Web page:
Take action now

Slavery on board Taiwanese fishing vessels

We called on the U.S. Department of Labor to include fish caught on Taiwanese fishing vessels in their list of goods produced with forced labor. Their policy excluded distant-water fishing nations that use forced labor to catch seafood on the high seas from its biennial List of Goods Produced by Child Labor or Forced Labor (“List of Goods”). We joined a coalition of 24 organizations led by Greenpeace urging the U.S. government to reverse its policy considering the extent of forced labor risks on Taiwanese longline fishing vessels. The recruitment system begins in Indonesia and traps migrant fishers in horrific conditions in remote corners of the world. In October 2020, the U.S. Department of Labor reversed its policy and included fish from Taiwan in its List of Goods produced with a high risk of forced labor.

Read the letter we sent

New Zealand legislation

The appalling story of exploitation aboard a foreign chartered fishing vessel in international waters off New Zealand proved how escaping the eyes of authorities enables exploitation and slavery-like conditions at sea. The campaign resulted in the government of New Zealand passing a new law requiring foreign chartered vessels to fly the New Zealand flag and so become subject to their labor regulations and inspections, offering new protections for fisherfolk on board these vessels.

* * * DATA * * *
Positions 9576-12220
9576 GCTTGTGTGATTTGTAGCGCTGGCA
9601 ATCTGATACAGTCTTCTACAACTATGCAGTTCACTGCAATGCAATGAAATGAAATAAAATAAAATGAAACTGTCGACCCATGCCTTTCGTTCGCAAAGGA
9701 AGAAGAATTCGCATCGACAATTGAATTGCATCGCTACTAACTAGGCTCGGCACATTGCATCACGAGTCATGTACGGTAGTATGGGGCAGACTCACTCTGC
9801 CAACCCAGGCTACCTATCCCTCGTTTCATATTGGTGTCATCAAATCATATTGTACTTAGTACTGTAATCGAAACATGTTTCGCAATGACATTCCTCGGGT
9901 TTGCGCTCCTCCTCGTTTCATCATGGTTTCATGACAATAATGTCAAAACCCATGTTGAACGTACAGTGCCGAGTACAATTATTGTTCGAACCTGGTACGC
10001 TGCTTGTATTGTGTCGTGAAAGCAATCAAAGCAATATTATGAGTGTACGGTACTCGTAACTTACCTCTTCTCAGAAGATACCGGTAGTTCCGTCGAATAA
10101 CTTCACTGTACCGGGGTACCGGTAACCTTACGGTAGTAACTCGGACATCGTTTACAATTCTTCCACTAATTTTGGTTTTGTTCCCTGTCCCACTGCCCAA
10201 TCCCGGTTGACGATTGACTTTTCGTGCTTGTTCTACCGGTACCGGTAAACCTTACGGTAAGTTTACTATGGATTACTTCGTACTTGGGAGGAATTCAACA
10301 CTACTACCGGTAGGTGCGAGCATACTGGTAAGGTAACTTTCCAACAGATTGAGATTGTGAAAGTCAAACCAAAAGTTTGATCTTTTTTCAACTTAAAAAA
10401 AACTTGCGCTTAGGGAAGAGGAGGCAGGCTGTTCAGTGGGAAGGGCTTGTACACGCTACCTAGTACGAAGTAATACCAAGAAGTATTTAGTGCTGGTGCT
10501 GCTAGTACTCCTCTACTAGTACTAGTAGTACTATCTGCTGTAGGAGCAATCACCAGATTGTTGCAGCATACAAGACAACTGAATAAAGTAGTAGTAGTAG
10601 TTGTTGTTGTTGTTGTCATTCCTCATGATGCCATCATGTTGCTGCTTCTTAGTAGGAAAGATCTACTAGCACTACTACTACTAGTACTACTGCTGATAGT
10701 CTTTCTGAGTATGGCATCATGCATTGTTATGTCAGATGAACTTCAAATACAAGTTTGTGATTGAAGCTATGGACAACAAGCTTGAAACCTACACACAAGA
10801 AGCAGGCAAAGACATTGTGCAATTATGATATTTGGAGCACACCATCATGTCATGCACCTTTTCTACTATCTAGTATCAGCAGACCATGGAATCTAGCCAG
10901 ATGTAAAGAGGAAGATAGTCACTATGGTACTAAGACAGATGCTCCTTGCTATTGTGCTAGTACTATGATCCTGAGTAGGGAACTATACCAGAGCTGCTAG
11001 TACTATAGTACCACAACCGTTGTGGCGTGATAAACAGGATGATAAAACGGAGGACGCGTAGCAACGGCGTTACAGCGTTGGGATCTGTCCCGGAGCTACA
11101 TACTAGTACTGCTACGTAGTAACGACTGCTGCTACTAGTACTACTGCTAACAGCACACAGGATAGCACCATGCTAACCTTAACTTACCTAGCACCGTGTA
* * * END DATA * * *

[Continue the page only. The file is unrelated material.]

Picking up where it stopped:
Read our campaign report

Thai seafood

A six-month investigation by The Guardian has found that the Thai fishing industry is “built on slavery”, with trafficked workers enduring 20-hour shifts, regular beatings, torture and execution-style killings, all to support the flow of cheap farmed prawns and shrimp sold around the world. Four of the biggest global retailers—Walmart, Carrefour, Costco and Tesco—were all named as customers of a seafood supplier in Thailand with proven links to slavery.

The campaign sought to encourage these retailers to stand up to their seafood suppliers in Thailand, so that the estimated 300,000 people working in the country’s fishing industry are treated as human beings, not slaves. Tesco responded positively by committing to sourcing slavery-free seafood.

Read our campaign report

Protect Pa-aling fishermen from modern slavery – Philippines

Pa-aling is a very dangerous deep-sea fishing method where fishermen dive 100 feet into the ocean to drive fish out of coral reefs into a net laid out on the ocean floor, which is sealed and reeled to the surface.  Unfortunately, fisherfolk in the industry are not protected. Our campaign targets the Department of Labor and Employment to release specific guidelines on the hiring, compensation, and protection of pa-aling fisherfolk.

Take action now

Indonesia fisherfolk

We sought to ensure the legislative protection of the over 200,000 Indonesians working in fishing all across the world who are at risk of modern slavery due to inadequate laws and protections, both at home and abroad.

The campaign targeted the president of Indonesia to ratify International Labour Organization Convention No.188 to help protect thousands of Indonesian citizens from modern slavery at sea.